The “Salvy Splash” has become a tradition for the Kansas City Royals. It’s an act of celebration for all fans to anticipate and enjoy. Today I want to tell you about a different kind of Gatorade shower.
I have been a basketball official for the better part of the past two decades. I work from high school varsity down to rec ball of all ages. This weekend I worked two 2nd grade games before the Championship games of a boys / girls varsity tournament. Throughout my career, I have experienced a wide range of emotions and reactions from game participants and fans. Overall people have been supportive and positive. I’ve had many people thank me after games which is always appreciated.
That said, officials have plenty of verbal abuse directed toward them. It’s just part of the job and something I’ve learned to take with a grain of salt. Generally outbursts are caused by emotional investment in a team, disagreement with our judgement, and a lack of rules knowledge. (For example, unlike football and soccer you are allowed to be the first to touch the ball after going out of bounds as long as you are not the dribbler, you have established one foot inbounds, and are not otherwise touching the boundary.)
I ignore 99.99% of the fans who shout out at a game & the rules say the coach deals with the other .01% at the direction of the officials.
Unfortunately there is a line that some people cross. I’ve heard parents threaten to “kick someone’s ass” after a game and while I’ve never felt physically threatened, this weekend an official at a tournament had to deal with a .01% fan who expressed displeasure at being ejected by hitting the official with a thrown Gatorade bottle. Not the type of Gatorade shower you expect, and one I’m hoping will keep that person from attending future games.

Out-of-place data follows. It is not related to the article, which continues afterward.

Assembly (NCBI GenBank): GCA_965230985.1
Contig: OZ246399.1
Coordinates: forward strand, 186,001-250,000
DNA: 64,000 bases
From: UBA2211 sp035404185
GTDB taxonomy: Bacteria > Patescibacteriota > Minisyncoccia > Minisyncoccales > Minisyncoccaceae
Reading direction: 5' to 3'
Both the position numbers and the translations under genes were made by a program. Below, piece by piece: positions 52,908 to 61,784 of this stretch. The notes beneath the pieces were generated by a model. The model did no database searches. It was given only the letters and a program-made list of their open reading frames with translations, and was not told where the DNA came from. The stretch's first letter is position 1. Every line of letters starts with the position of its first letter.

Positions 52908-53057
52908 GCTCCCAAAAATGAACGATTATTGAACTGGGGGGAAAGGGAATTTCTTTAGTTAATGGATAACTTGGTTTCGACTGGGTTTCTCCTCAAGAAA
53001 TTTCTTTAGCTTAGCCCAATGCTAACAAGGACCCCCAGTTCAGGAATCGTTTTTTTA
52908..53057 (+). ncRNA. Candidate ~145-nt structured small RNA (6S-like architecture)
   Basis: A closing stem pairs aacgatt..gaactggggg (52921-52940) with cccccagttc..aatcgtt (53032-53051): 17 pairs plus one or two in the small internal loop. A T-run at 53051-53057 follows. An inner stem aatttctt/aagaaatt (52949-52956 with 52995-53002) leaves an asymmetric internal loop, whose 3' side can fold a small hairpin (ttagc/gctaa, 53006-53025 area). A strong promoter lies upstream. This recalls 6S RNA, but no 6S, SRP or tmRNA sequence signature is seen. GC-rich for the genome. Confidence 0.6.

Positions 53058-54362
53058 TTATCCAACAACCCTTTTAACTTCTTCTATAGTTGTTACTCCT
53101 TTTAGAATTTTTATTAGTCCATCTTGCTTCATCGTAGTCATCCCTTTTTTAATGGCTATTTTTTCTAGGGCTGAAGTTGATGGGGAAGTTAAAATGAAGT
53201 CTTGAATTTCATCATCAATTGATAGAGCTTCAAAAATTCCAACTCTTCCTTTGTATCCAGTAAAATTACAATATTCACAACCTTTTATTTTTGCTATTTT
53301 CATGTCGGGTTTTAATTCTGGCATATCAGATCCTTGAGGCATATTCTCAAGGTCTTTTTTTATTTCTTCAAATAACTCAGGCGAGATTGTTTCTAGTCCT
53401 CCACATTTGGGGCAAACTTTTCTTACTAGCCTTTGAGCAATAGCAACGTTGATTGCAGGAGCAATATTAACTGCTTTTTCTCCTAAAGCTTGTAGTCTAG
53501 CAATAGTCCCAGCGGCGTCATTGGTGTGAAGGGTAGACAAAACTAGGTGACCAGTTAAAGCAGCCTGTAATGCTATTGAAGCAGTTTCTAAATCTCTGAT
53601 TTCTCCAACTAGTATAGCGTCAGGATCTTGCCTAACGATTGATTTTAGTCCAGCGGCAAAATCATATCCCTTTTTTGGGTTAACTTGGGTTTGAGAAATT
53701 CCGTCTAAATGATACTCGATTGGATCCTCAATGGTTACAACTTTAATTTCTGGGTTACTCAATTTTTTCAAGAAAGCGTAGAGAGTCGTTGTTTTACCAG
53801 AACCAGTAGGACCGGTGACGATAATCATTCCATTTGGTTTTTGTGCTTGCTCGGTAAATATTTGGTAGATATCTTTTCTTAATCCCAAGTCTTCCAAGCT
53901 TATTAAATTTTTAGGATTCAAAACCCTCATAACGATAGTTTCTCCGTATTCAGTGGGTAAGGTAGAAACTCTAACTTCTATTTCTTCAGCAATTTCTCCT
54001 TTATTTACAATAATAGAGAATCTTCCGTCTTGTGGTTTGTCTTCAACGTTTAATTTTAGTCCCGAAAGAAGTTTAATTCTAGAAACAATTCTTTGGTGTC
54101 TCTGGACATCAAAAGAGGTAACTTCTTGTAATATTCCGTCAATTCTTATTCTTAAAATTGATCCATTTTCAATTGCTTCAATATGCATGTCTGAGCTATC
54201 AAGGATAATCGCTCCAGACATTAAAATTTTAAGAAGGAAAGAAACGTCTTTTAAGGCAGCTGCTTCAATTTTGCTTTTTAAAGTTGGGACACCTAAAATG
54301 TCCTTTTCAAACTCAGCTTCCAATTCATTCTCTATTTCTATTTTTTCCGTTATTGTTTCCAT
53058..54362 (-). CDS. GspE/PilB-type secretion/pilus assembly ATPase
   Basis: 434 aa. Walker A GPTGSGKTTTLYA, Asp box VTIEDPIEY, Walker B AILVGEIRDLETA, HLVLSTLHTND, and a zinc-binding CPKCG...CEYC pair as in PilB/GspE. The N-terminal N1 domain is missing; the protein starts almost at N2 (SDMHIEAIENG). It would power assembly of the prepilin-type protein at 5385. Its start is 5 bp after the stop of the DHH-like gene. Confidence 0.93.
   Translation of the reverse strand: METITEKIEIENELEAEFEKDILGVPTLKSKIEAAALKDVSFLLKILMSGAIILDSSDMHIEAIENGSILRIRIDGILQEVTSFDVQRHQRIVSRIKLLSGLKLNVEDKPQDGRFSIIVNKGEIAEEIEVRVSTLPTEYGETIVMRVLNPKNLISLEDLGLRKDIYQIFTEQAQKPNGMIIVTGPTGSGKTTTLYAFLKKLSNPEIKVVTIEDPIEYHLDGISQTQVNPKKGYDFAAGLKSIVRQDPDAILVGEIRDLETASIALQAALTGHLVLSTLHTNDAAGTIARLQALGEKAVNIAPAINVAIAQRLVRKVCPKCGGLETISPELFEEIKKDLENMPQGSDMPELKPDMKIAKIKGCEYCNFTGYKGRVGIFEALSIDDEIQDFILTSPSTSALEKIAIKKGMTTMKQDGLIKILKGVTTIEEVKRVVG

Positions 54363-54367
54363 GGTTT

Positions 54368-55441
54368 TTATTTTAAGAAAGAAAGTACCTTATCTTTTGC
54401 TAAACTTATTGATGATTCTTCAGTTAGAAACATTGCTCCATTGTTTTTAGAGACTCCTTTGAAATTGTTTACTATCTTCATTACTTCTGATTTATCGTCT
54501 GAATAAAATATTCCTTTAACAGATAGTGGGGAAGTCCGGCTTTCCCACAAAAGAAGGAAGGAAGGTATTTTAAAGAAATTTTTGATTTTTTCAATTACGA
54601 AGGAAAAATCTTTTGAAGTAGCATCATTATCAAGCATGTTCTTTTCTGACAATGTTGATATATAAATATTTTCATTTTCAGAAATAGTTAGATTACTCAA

Years ago I was coaching my son’s basketball game. I did not agree with much of what the official was doing and was plenty vocal about it. I don’t remember what I said to him at the end of the game, but it wasn’t a compliment and it certainly wasn’t warranted. His response was priceless and launched my love of being a basketball official. He handed me a whistle and a plastic striped vest and said “Since you think this is so easy you have the next game.” Two decades and several thousand games later I’m still wearing the zebra stripes.
Over the years there are a number of things I’ve learned from my experience as an official.
- Everyone makes mistakes. Even professionals at a high level aren’t perfect (as evidenced by the no call on the travel at the end of the KU / K State game in Lawrence this month.)
- In many cases, your opinion isn’t nearly as important as you think. You can disagree with others and still have a civil discussion.
- There will always be people who are critical of your work. Unless they understand what you do and can help you grow, or hold some authority over you, ignore them.
Next time you want to judge someone’s work, walk a mile in their shoes first.